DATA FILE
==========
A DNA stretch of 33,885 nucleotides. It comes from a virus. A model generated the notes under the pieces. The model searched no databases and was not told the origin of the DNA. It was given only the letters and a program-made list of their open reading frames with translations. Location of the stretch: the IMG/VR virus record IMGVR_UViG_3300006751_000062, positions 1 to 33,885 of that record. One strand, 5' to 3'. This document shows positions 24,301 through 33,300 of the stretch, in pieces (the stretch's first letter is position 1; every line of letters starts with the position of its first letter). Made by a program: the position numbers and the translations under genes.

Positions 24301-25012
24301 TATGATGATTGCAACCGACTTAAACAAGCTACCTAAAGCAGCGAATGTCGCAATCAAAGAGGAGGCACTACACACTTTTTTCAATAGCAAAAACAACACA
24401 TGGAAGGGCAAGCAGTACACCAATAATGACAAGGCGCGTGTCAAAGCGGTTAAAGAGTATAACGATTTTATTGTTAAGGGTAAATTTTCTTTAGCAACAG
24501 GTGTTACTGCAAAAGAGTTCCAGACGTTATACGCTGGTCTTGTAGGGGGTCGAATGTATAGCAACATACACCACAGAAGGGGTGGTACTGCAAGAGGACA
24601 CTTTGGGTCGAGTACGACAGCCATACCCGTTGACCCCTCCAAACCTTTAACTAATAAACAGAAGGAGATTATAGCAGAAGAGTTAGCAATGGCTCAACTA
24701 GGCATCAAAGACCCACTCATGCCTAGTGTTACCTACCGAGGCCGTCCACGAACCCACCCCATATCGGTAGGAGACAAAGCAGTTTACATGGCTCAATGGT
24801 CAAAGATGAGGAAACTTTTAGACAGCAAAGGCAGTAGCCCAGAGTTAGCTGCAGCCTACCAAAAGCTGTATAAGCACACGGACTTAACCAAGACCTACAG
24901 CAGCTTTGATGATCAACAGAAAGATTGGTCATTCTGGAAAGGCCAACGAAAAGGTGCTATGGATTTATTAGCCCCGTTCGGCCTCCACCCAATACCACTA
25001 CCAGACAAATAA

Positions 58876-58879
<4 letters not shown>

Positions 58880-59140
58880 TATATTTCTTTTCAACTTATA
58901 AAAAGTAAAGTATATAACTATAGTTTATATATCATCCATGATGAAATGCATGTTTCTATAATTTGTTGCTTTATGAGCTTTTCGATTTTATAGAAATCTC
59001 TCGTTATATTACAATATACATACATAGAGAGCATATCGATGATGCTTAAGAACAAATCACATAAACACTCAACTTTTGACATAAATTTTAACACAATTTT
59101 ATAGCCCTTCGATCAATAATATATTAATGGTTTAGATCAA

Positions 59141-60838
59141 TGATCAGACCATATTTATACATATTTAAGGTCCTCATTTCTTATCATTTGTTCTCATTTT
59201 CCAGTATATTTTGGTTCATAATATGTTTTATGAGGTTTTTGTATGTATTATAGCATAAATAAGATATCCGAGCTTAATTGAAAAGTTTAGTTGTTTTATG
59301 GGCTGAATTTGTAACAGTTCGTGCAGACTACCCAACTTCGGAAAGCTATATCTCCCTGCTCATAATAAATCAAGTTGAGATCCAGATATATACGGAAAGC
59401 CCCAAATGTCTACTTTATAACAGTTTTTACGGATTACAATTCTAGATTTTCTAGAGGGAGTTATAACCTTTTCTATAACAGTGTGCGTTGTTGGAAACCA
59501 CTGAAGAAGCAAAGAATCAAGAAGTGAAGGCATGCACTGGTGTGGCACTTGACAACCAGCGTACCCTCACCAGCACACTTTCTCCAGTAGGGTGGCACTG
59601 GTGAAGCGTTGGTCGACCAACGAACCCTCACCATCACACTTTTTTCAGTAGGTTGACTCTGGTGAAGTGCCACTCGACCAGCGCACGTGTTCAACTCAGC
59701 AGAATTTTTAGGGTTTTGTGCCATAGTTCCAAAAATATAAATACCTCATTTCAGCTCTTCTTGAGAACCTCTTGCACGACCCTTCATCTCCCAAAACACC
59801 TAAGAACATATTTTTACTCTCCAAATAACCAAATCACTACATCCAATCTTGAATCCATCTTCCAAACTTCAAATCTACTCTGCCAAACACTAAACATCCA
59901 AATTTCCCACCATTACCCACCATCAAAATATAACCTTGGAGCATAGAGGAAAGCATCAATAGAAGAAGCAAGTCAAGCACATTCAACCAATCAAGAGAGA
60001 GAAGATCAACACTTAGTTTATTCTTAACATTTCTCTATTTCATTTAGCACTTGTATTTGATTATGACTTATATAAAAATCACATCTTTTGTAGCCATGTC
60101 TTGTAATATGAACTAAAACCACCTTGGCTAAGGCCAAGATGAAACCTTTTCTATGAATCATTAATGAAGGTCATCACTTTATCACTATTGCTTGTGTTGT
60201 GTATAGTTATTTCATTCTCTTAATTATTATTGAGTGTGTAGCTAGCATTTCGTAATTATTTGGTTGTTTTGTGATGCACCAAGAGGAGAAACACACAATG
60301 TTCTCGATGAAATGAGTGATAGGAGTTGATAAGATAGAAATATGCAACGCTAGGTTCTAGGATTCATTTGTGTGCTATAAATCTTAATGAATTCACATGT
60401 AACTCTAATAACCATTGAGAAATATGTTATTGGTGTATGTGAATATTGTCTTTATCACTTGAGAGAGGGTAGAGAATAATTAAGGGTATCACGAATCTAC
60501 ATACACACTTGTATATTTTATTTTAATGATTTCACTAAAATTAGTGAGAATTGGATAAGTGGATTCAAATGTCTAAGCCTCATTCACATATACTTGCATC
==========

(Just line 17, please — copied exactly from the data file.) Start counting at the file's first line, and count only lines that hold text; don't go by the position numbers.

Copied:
59101 ATAGCCCTTCGATCAATAATATATTAATGGTTTAGATCAA